Animal welfare and rights in Mexico

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Animal welfare and rights in Mexico regards the treatment of and laws concerning non-human animals in Mexico. Mexico has limited protections for animals by international standards.[1]

Legislation[edit]

Most of Mexico's states and the Federal District have prohibitions against animal cruelty. In Michoacan, Quintana Roo, and the Federal District, cruelty by negligence is included. This is not the case in Tlaxcala, and in Baja California applies only to certain kinds of animal. Chiapas and Baja California Sur did not have animal welfare protections as of November 2014.[1]

The Federal Animal Health Act 2007 contains a number of provisions concerning the welfare of farm animals (not including aquatic animals). The main purpose of the Act is to diagnose, prevent, and control diseases in animals, but welfare is also addressed. Owners or keepers of domestic animals must provide adequate food and water, veterinarian supervision and immediate attention in case of injury. The Secretariat of Agriculture, Livestock, Rural Development, Fisheries and Food is responsible for protecting the health and welfare of animals in "primary production", determining rules on animal welfare, transport and slaughter. State-level anti-cruelty provisions also apply to farm animals.[1]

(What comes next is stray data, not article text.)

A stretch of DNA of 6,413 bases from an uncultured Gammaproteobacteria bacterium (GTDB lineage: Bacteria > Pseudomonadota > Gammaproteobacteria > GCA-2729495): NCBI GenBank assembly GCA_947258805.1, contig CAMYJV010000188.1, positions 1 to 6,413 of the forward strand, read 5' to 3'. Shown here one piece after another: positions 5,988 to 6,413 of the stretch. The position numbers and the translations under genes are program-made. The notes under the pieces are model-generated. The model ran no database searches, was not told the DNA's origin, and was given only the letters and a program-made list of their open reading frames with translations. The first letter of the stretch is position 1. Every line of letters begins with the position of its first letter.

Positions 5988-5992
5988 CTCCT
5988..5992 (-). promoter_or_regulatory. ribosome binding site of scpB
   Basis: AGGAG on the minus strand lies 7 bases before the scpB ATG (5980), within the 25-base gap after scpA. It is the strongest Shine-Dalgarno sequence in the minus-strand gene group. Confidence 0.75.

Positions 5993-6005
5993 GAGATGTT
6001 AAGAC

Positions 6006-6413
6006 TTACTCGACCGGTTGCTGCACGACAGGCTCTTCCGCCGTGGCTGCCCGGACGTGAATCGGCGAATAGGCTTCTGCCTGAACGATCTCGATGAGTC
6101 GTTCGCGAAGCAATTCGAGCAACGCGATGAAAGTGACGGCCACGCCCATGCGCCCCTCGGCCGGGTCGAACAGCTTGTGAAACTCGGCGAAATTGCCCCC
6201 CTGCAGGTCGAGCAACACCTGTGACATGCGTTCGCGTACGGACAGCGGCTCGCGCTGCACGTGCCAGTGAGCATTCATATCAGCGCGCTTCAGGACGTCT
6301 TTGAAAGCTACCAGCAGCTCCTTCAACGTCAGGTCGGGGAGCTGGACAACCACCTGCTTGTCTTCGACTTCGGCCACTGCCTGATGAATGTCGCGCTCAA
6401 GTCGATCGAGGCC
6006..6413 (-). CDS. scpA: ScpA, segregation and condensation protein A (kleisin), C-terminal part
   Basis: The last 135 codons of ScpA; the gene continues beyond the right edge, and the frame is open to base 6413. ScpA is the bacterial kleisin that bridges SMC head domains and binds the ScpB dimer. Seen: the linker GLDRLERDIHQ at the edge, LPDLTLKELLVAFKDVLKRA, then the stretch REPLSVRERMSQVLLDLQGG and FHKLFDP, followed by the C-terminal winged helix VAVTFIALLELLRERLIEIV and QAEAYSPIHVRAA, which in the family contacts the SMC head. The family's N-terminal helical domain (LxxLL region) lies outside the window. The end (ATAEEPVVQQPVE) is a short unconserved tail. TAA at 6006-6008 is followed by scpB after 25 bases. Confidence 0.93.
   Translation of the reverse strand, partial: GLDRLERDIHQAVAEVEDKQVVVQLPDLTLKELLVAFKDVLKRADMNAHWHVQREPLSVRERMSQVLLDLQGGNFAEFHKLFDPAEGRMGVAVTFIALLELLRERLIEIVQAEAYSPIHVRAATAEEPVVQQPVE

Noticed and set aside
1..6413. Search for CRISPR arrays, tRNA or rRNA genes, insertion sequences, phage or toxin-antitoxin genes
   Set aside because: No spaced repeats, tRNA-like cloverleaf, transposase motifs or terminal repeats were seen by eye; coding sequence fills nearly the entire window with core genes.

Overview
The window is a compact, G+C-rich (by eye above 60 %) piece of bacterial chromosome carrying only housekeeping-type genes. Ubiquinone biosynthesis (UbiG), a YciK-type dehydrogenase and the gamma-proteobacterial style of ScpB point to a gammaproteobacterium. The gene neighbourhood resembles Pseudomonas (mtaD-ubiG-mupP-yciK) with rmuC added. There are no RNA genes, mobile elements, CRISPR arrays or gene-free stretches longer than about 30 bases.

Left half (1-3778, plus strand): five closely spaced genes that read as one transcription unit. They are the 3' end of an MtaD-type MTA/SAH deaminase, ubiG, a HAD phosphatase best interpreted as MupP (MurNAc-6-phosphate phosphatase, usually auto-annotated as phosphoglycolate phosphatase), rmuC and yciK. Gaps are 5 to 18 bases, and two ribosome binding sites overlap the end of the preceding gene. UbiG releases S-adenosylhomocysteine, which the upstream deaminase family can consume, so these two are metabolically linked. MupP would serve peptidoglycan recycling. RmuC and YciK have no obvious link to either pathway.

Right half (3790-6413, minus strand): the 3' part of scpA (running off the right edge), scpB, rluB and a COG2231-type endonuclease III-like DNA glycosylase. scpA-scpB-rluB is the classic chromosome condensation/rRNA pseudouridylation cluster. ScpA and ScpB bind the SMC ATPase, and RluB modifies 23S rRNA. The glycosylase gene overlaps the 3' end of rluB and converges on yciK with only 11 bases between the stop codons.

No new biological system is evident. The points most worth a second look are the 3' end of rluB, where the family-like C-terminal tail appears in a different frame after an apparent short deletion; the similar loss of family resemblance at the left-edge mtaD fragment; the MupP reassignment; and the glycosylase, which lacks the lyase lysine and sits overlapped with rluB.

In 2014, Mexico received a D out of possible grades A,B,C,D,E,F,G on World Animal Protection's Animal Protection Index.[1] They are working progressively to get a better grade. Now they have a B.[need quotation to verify]

Animals used for food[edit]

The majority of Mexican pigs are raised on intensive animal farming operations. Between 1990 and 2005, pig production increased by 50%, and by 2009 over 15 million pigs were slaughtered for food each year.[2]

According to a 2016 world cattle inventory, Mexico has the ninth-largest cattle herd in the world at 16,450,000 cows.[3]

In 2009, Mexico had the seventh-largest number of chickens at approximately 500 million.[4]

De-beaking, de-toeing, tail-docking, tooth pulling, castration, and dehorning of livestock without anaesthetic are legal in Mexico, as is confinement in gestation crates and battery cages.[1]

Animals used in research[edit]

Testing cosmetics on animals is legal in Mexico.[1]

Animal activism[edit]

The international animal nonprofit AnimaNaturalis protests against bullfighting in Mexico.[5]

Humane Society International has a major chapter in Mexico, whose activities involve campaigns against dogfighting, pet abuse, and advocacy for a plant-based diet.[6]

References[edit]

  1. ^ a b c d e f World Animal Protection (November 2, 2014). "Mexico". Retrieved July 10, 2016.
  2. ^ Humane Society International. "An HSI Fact Sheet: Pig Factory Farming in Mexico" (PDF). Retrieved July 11, 2016.
  3. ^ Rob Cook (July 4, 2016). "World Cattle Inventory: Ranking of Countries". Retrieved July 11, 2016.
  4. ^ The Economist Online (July 27, 2011). "Counting chickens". Retrieved July 22, 2016.
  5. ^ Latin American Herald Tribune. "Animal Rights Activists Protest Bullfighting in Mexico". Retrieved July 22, 2016.
  6. ^ Humane Society International. "HSI in Mexico". Retrieved July 22, 2016.